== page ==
The Bottom Line: An Imperfect Vessel

By Todd Martin May 2, 2017

Editor’s note: The views and opinions expressed below are those of the author and do not necessarily reflect the views of, its affiliates and sponsors or its parent company, Evolve Media.

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Former American League MVP and future MMA hero Jose Canseco began making accusations about performance-enhancing drug use in baseball in the mid-2000s. Through his book “Juiced” and a series of media interviews, Canseco became the most outspoken figure blowing the whistle on rampant steroid use in baseball. To that point, sportswriters and fans had largely looked the other way at the expanded physiques and statistics of the game’s biggest stars. Canseco fingered one after another for cheating.

The reaction to Canseco’s revelations was abject rage. Canseco became perhaps the most reviled figure in sports, pilloried and ridiculed as a bitter, dishonest hypocrite. Many actually jumped to the defense of players who didn’t deserve that protection in the slightest. Canseco was nothing short of a pariah. The problem wasn’t just what he said; Canseco himself was an awful messenger. He had a sordid criminal history, he was a cheater himself and he was viewed as a rat looking for whatever attention he could get from throwing his former friends under the bus.

As it turned out, Canseco was not only right on pretty much everything he said in regards to performance-enhancing drugs in baseball, but he will be remembered historically as a crucial figure in the movement towards expanded drug testing in all sports. Baseball had a big problem and Canseco was arguably the most important person in bringing that problem to light. Still, Canseco’s past and public image meant that it took a while for his revelations to be accepted; he still hasn’t gotten the credit he deserves in some circles.

It can be difficult to bring serious issues to light when people don’t take you seriously. Just ask Al Iaquinta. Over the past few years, “Raging Al” has made his nickname a way of life. No fighter has taken a booed decision more to heart than Iaquinta did in Fairfax, Virginia, in 2015. He directed a mighty stream of obscenities at the crowd for thinking Jorge Masvidal deserved the decision in their contest. Unhappy with his contract, Iaquinta then left the sport for two years to pursue a burgeoning real estate career. Upon his return, Iaquinta picked up where he left off, directing his hallmark rage in all sorts of different directions.

Iaquinta’s Twitter feed is rapidly spiraling into self-conscious parody, as he attacks one fighter after another while overtly emulating the mannerisms of President Trump. You might think it is part of a savvy strategy to build up interest in future fights, but he has also said he plans to take another break from fighting; and he’s simultaneously trashing UFC President Dana White in one post after another. The self-proclaimed new president of the Ultimate Fighting Championship has also gone after Reebok while praising figures on the outs with the UFC, like Jacob “Stitch” Duran and Burt Watson. It’s hard to figure what exactly Iaquinta’s goals are but he certainly seems to be quite upset.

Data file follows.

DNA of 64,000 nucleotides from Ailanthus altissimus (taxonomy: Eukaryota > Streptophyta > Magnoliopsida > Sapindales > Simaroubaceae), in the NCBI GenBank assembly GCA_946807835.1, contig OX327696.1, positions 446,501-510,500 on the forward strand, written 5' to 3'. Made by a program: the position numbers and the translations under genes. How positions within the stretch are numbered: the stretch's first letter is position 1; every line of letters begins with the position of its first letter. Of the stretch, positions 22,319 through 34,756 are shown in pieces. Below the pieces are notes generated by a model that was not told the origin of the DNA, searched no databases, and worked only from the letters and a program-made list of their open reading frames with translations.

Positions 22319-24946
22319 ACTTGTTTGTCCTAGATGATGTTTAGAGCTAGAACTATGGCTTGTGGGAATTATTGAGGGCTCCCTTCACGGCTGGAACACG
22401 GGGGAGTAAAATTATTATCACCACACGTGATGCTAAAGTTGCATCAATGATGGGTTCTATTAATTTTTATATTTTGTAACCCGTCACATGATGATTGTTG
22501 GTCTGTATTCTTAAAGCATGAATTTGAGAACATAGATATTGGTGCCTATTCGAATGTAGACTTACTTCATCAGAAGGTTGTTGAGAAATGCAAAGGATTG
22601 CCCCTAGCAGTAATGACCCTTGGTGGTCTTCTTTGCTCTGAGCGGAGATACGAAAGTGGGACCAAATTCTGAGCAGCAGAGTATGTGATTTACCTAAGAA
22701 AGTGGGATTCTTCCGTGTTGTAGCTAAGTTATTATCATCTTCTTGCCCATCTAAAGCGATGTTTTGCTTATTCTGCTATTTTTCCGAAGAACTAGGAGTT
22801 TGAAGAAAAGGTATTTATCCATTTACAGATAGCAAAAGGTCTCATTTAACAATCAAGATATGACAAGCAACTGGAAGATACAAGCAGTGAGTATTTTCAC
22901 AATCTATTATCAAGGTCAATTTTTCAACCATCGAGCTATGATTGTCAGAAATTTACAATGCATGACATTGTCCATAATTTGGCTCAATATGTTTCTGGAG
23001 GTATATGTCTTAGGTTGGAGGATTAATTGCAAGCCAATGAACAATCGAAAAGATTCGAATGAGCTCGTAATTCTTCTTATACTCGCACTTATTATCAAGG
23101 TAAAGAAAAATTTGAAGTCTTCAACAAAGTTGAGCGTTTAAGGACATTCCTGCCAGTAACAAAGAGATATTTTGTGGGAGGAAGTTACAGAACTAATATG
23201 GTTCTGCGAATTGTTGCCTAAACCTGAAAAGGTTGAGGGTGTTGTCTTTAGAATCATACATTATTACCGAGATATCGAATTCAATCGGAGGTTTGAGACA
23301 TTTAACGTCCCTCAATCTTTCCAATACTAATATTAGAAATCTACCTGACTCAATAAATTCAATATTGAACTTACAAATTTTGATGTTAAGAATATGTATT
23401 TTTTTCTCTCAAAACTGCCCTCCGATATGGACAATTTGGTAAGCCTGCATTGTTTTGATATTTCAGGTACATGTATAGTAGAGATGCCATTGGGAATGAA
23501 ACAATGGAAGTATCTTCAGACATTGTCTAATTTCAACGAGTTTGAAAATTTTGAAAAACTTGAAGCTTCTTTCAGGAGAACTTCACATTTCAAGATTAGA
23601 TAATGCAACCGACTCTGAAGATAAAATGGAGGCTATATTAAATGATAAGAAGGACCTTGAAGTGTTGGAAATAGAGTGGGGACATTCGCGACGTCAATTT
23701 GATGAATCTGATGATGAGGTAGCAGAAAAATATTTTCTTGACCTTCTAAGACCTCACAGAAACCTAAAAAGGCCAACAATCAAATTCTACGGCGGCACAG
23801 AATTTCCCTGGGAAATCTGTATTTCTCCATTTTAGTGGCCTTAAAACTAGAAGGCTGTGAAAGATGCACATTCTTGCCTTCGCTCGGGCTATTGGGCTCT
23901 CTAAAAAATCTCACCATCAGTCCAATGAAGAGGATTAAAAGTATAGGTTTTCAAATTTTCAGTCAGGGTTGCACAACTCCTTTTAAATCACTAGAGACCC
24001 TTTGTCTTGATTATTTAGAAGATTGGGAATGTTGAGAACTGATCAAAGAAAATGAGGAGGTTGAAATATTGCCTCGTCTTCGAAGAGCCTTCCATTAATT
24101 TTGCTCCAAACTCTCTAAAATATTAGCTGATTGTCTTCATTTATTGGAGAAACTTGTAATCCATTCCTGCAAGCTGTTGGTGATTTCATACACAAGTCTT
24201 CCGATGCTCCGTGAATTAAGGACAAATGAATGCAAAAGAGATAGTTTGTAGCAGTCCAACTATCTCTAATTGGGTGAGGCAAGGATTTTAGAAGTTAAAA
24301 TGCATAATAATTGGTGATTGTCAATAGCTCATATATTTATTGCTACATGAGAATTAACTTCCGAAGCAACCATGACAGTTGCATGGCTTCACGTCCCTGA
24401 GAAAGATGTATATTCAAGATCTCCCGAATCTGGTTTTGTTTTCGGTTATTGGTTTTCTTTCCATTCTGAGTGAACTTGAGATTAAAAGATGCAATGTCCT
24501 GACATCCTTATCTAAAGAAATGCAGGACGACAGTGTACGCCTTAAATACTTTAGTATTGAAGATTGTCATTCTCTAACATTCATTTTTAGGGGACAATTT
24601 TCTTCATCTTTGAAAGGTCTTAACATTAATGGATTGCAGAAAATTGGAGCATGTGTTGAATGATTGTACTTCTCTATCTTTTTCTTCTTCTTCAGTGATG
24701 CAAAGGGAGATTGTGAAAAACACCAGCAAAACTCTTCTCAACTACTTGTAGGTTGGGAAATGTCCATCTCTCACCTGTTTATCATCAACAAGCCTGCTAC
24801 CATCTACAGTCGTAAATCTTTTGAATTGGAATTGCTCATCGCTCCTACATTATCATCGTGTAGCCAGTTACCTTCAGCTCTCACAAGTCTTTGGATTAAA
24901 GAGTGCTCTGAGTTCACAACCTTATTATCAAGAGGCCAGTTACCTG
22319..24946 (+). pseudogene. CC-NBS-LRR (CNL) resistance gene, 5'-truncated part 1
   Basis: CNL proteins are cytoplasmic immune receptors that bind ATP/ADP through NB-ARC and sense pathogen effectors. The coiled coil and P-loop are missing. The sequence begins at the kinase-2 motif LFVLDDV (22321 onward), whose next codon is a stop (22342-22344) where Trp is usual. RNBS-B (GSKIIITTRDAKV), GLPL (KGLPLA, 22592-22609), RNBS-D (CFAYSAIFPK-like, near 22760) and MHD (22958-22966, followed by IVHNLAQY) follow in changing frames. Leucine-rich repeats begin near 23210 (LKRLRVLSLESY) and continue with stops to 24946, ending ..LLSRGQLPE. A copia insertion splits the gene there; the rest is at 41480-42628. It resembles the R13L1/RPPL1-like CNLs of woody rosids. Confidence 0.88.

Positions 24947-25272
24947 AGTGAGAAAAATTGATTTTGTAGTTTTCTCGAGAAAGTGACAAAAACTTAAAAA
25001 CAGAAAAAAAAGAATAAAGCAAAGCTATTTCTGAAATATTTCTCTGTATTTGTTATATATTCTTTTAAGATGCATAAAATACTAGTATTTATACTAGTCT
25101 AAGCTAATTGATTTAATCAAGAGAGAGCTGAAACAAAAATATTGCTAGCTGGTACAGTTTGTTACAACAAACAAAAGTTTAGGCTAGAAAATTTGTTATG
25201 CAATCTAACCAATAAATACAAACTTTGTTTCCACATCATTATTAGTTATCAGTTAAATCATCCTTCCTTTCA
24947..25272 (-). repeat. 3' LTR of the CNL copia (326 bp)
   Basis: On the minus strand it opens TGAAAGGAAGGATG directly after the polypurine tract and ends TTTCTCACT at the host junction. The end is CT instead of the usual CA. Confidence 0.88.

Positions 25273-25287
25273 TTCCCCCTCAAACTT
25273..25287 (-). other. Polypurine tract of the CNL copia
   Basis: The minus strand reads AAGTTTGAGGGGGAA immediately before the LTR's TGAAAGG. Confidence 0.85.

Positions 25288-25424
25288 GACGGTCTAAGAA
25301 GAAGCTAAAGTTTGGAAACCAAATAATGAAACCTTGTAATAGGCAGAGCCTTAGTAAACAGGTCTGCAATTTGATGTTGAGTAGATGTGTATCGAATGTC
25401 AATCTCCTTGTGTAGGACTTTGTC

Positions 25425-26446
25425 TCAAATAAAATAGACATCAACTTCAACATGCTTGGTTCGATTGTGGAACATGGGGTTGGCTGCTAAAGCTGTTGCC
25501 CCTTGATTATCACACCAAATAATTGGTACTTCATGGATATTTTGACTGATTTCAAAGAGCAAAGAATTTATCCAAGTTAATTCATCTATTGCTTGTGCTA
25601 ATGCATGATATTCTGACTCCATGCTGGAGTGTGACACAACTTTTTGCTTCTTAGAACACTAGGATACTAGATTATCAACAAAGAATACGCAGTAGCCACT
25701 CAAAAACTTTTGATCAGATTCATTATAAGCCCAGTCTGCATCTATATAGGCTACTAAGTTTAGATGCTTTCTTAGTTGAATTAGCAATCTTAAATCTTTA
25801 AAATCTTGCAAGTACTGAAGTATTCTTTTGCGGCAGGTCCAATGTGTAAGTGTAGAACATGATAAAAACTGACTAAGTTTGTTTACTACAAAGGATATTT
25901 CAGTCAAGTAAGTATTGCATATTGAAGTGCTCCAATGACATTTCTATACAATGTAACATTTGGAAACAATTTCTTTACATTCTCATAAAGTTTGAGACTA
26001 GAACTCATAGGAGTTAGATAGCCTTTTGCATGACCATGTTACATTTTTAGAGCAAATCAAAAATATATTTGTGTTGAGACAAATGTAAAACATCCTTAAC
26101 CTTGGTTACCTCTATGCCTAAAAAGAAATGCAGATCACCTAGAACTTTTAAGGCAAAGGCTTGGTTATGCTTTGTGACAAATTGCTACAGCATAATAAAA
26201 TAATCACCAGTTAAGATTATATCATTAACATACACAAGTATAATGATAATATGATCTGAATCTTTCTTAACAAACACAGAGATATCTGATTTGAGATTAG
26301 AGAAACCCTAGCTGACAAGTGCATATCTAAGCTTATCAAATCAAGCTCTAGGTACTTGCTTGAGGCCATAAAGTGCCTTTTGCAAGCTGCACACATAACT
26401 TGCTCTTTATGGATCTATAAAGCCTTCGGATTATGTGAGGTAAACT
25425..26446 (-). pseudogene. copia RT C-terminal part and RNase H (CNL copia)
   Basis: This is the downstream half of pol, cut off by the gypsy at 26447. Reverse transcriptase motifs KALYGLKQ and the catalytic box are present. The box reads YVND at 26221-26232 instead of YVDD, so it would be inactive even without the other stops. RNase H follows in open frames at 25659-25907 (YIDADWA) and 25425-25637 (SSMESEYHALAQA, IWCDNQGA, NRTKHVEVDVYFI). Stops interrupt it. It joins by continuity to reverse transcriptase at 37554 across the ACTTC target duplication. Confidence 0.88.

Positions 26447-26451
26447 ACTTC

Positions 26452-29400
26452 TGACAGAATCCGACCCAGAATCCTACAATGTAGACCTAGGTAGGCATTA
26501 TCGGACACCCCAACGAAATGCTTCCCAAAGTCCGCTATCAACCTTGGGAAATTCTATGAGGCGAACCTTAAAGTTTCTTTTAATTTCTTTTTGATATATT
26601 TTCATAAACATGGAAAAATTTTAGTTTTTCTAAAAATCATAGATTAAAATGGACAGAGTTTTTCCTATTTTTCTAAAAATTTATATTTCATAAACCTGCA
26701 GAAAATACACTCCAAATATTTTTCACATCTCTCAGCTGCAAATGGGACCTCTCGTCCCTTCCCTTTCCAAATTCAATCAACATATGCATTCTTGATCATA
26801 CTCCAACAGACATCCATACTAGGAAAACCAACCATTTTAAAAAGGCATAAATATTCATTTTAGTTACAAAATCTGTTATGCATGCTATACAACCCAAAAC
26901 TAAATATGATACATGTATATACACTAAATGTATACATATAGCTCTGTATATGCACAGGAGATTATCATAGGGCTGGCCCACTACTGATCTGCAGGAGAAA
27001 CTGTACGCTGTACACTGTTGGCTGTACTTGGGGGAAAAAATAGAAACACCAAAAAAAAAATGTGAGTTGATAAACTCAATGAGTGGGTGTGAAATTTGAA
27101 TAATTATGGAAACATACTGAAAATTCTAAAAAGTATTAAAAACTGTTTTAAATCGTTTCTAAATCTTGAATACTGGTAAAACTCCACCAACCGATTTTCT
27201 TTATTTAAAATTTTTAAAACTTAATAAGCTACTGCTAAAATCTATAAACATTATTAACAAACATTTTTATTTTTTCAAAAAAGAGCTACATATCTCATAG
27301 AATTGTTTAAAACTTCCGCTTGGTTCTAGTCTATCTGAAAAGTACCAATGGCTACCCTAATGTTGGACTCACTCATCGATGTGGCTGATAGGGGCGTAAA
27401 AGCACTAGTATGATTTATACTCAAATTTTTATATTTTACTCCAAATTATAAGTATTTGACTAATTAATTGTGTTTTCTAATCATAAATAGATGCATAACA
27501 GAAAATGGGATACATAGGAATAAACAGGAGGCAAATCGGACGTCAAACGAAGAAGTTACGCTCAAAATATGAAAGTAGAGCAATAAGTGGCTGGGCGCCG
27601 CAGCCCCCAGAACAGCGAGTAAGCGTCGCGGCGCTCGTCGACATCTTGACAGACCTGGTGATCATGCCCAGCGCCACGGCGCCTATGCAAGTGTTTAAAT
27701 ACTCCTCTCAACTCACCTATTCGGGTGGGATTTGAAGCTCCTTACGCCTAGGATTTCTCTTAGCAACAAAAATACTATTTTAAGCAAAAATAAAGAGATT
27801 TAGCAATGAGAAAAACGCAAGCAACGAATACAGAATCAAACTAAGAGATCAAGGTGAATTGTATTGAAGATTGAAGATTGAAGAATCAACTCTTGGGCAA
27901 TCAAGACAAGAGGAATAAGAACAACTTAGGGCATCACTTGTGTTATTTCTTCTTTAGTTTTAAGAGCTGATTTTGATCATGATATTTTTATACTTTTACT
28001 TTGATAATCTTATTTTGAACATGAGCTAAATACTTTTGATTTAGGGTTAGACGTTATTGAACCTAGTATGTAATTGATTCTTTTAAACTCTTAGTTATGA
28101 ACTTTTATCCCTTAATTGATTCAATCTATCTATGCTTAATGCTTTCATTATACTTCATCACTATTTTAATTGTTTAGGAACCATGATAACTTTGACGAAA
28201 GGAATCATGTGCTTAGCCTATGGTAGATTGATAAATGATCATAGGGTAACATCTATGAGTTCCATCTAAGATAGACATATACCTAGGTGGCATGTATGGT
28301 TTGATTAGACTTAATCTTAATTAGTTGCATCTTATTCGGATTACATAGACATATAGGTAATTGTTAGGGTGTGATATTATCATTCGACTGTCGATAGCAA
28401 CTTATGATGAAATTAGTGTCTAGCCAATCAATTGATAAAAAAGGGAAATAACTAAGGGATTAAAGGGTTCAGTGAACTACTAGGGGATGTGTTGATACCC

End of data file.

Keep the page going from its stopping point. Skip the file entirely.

In the midst of all this madness, Iaquinta is actually voicing some legitimate criticisms that few other fighters will mention publicly. Some of it is just standard contract disagreement. Iaquinta feels he should be paid more. Fighters still make much less than their peers in other sports, but that is likely to change over time, just like UFC fighters have seen their pay steadily increase over the last 15 years. Still, fighters like Iaquinta making issue of it publicly increase the pressure on the UFC to pay fighters more on balance. Other points he has made are more directed at the UFC’s distinct structure. In particular, Iaquinta has raged against the UFC’s bonuses.

On the subject of bonuses, Iaquinta is spot on. For years, the UFC has deftly utilized bonuses for its purposes. Bonuses encourage exciting fights, which helps to build the sport. Bonuses also help to keep fighters in line. When large amounts of money are given out by the company on a discretionary basis, it encourages fighters to play nice with the company because over time the fighters who do that tend to make more money than the fighters who are “difficult.”

Iaquinta felt he deserved a bonus for his performance against Diego Sanchez at UFC Fight Night 108 on April 22 and didn’t get it because of politics. It’s debatable, as both Brandon Moreno and Mike Perry were worthy of bonuses, as well, but the perception that it might be the case plays to the UFC’s benefit. Other fighters wonder if speaking out for fighter interests rather than management interests will mean less money for them, and it has a chilling effect on speech the UFC doesn’t particularly like.

The bonus issue is actually something that could be resolved fairly easily. The UFC could put a set amount of money into a pot for bonuses and then appoint an independent panel to decide on where the bonuses go to avoid any conflict of interest. That would leave in place the beneficial incentives to have exciting performances while removing any perception that the bonuses might be used as both carrot and stick. However, it’s unlikely the UFC would adopt such a system without significant public pressure from fighters, fighters like Iaquinta.

Iaquinta isn’t bringing to light an issue that needs highlighting in the same way that Canseco did. However, worthwhile causes are perpetually going to be championed by flawed messengers. Iaquinta may be perceived as something of a clown right now, but that doesn’t mean there isn’t merit to some of the issues he is out on a limb talking about.
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